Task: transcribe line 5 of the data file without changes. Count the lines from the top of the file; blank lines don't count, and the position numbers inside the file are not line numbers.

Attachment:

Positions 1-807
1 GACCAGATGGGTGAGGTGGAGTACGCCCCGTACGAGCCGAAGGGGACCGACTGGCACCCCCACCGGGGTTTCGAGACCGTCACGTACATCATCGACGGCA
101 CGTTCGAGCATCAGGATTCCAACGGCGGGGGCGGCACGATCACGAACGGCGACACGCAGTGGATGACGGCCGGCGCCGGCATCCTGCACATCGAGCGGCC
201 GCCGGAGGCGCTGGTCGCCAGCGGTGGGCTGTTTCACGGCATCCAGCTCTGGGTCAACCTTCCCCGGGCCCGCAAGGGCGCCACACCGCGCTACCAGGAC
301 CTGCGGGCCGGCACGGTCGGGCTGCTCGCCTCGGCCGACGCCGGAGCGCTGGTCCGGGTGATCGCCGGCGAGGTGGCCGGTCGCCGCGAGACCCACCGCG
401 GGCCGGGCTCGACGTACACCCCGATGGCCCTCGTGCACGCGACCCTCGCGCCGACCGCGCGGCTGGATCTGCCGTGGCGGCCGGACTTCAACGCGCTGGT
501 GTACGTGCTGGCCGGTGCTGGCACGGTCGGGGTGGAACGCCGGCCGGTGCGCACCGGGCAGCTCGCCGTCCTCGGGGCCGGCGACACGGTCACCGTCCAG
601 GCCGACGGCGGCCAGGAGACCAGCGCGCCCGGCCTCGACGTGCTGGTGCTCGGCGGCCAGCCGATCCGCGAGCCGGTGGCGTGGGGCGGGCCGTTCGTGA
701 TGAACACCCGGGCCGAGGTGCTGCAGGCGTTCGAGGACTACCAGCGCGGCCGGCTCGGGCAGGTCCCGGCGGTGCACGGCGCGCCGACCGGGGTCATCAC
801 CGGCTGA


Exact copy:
301 CTGCGGGCCGGCACGGTCGGGCTGCTCGCCTCGGCCGACGCCGGAGCGCTGGTCCGGGTGATCGCCGGCGAGGTGGCCGGTCGCCGCGAGACCCACCGCG